2022 NBA Mock Draft: Updated 1st-Round Predictions

Jonathan Wasserman@@NBADraftWassNBA Lead WriterDecember 15, 2021

2022 NBA Mock Draft: Updated 1st-Round Predictions

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    Changes are being made to NBA scouts' 2022 draft boards as we approach the new year. 

    The No. 1 overall conversation initially included two prospects. Now there are three. A handful of breakout sophomores have also made needle-moving impressions and jumps into the top 10.

    Some other big storylines to monitor:

    • The Detroit Pistons are in play once again to win the lottery.
    • The New Orleans Pelicans will also have another good chance at a top pick with the news that Zion Williams will continue to miss time.
    • The Memphis Grizzlies and Oklahoma City Thunder are each looking at three first-round picks. 

    Here's an updated look at how the draft might shake out as of mid-December.

1. Detroit Pistons: Chet Holmgren (Gonzaga, PF/C, Freshman)

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    Young Kwak/Associated Press

    As the Detroit Pistons begin to see results from 2021 No. 1 overall pick Cade Cunningham, it's becoming increasingly likely that they'll wind up with a 14.0 percent chance to win the draft lottery again. 

    The No. 1 discussion right now includes three bigs, with Auburn's Jabari Smith gaining steam on preseason favorites Chet Holmgren and Paolo Banchero. We're still giving Holmren the edge, however, as Detroit and others may see too much upside and two-way impact tied to his scoring versatility and defensive tools. 

    He's shooting a ridiculous 78.6 percent on two-point attempts with nine three-point makes. Aside from his special finishing tools and promising shooting range, Holmgren also adds value as a fast-break initiator and passer.

    In only 253 minutes, Holmgren already has an incredible 38 blocks, while Banchero and Smith have 10 blocks combined. The Gonzaga freshman ranks second nationwide in box plus-minus.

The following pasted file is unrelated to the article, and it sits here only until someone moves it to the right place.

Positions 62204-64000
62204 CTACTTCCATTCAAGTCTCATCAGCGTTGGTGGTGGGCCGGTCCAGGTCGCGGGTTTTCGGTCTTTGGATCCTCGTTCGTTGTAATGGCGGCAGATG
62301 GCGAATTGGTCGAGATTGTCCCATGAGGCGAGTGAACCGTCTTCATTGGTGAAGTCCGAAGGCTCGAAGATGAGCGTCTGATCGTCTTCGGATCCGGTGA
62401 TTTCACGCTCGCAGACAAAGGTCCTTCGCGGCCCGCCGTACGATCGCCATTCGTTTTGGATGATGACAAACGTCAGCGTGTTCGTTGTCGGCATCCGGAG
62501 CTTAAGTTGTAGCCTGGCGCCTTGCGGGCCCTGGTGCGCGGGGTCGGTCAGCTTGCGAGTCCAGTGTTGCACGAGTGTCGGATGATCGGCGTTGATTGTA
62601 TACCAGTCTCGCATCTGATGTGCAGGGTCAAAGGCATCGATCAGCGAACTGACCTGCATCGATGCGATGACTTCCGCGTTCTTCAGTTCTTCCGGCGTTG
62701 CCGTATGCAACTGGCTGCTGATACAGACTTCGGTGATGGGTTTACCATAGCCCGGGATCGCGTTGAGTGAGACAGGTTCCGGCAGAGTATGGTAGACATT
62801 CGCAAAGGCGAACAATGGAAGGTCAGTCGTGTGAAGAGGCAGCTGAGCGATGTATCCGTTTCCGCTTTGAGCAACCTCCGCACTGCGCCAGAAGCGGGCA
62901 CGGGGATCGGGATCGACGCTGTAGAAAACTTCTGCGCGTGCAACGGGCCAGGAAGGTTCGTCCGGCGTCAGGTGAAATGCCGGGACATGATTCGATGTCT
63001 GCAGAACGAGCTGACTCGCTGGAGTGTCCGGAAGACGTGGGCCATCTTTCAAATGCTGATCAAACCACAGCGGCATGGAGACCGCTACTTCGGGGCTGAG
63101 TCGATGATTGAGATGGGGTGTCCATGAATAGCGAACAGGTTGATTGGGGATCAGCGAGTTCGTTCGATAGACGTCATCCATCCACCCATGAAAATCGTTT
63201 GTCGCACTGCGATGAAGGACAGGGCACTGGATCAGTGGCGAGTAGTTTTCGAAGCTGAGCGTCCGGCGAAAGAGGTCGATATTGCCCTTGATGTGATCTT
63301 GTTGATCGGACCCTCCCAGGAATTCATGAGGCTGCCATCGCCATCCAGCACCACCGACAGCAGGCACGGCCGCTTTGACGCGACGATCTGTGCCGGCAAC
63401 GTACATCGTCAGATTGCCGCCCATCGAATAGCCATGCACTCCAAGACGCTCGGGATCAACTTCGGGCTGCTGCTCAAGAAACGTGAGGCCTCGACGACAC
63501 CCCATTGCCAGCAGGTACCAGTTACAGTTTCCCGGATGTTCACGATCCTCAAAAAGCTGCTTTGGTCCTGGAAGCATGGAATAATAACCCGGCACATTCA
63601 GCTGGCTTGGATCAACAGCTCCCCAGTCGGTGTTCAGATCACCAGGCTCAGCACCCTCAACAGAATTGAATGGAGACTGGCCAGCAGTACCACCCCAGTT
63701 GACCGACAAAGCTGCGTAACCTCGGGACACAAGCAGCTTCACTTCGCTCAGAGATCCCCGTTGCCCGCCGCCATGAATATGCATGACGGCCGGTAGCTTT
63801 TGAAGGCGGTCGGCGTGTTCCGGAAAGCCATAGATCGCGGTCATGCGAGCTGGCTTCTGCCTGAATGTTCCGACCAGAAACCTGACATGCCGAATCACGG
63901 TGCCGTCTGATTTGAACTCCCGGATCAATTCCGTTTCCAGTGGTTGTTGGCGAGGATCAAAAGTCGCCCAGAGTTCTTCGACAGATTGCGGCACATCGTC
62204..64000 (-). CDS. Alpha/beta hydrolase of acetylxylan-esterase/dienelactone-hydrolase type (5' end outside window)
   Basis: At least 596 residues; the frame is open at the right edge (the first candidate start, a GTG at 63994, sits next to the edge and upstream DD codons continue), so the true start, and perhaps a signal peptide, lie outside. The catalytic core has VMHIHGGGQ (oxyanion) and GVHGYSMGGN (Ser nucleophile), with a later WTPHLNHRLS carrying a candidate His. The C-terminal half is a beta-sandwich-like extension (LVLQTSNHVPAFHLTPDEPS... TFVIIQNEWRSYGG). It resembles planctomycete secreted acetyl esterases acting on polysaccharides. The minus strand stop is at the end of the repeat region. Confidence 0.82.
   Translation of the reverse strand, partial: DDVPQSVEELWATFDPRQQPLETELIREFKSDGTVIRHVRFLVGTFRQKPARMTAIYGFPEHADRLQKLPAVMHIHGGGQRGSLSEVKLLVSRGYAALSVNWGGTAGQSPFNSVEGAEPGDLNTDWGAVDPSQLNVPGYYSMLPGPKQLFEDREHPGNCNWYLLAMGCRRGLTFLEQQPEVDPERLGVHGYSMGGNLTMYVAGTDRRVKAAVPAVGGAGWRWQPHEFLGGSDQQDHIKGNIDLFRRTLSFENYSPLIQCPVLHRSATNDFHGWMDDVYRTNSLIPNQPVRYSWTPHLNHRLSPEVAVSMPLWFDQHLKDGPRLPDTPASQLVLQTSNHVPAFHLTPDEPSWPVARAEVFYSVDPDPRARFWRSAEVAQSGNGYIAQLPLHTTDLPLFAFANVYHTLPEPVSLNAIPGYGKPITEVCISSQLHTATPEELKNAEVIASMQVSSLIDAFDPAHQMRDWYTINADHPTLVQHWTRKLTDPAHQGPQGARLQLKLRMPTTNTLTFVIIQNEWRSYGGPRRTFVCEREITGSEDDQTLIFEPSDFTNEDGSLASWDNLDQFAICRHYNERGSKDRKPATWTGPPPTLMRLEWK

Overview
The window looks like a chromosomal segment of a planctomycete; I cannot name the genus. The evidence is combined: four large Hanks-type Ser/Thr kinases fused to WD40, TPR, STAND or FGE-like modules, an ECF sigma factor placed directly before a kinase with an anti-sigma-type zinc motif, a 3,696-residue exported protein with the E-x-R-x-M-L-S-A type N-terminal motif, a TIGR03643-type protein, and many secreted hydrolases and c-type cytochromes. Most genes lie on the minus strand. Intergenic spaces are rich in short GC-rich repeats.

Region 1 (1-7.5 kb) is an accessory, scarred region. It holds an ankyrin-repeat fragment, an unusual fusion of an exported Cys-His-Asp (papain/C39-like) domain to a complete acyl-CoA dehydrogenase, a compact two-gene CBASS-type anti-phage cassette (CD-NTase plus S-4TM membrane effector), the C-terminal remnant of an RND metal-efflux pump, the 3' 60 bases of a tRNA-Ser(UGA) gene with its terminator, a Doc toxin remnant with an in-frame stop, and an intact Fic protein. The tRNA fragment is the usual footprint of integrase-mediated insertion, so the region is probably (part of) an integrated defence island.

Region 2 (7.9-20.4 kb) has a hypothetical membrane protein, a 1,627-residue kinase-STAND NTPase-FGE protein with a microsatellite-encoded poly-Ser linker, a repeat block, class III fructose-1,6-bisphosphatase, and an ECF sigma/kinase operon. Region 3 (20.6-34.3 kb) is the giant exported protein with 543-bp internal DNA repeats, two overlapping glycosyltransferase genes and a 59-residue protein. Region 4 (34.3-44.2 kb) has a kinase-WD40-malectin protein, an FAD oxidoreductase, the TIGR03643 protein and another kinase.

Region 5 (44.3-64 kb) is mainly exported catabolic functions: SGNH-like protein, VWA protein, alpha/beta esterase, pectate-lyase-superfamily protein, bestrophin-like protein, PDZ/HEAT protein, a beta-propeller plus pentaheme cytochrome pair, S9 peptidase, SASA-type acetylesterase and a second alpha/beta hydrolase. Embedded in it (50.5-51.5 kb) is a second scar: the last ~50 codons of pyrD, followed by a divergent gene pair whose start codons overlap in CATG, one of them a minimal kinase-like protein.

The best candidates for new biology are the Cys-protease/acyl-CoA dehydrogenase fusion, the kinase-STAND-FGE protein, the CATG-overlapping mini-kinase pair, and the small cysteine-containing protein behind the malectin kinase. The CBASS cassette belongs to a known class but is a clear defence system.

2. Orlando Magic: Paolo Banchero (Duke, PF, Freshman)

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    Gerry Broome/Associated Press

    While Jabari Smith's draft case has gotten stronger by the week, the Orlando Magic will be drawn to Paolo Banchero's creation for their frontcourt. 

    Banchero doesn't have Smith's shooting stroke, but he's the bigger threat to get his own shot or bucket in the half court. Aside from his isolation game (83rd percentile), he's also generated at least 20 points off post-ups, spot-ups, cuts and transition.

    While Wendell Carter Jr. has taken a promising step forward in Orlando, he doesn't offer the same level of scoring versatility or offensive upside as Banchero. Bigs in the 6'10", 250-pound range don't usually self-create and shoot off the dribble (41.7 percent) like the Duke freshman, who has also made nine threes in eight games and is shooting 83.8 percent from the line.

3. New Orleans Pelicans: Jabari Smith (Auburn, PF, Freshman)

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    Hakim Wright Sr./Associated Press

    No. 3 overall is starting to look like the lowest Jabari Smith will go. Scouts are beginning to wonder if he's a legitimate No. 1 overall candidate after his fifth 20-point game of the season on Saturday.

    The 6'10" forward is now shooting 44.7 percent on 5.2 three-point attempts per game and 84.6 percent from the charity stripe. Even as a 19-year-old NBA rookie, he'd give the New Orleans Pelicans' frontcourt a sure-thing shooter given how convincing and translatable his range and touch appear.

    But flashes of grab-and-go ball-handling and shot-making versatility suggest Smith offers far more creation potential and scoring upside. An 18.0 assist percentage and 3.7 steal rate are just extra NBA indicators.

    Elite shooting, strong passing IQ and defensive mobility help paint Smith as an easy NBA fit. 

4. Oklahoma City Thunder: Jaden Ivey (Purdue, SG, Sophomore)

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    Michael Conroy/Associated Press

    Improved shooting, playmaking and open-floor play have Jaden Ivey in the top-five discussion and Purdue at No. 3 in the latest Associated Press poll.

    Explosiveness still separates Ivey from most guards and projects as his most translatable strength. He's using it more effectively this season, ranking among the top 10 nationwide in transition points per game.

    He's also shooting 39.1 percent on 4.6 three-point attempts per game while averaging 3.4 assists.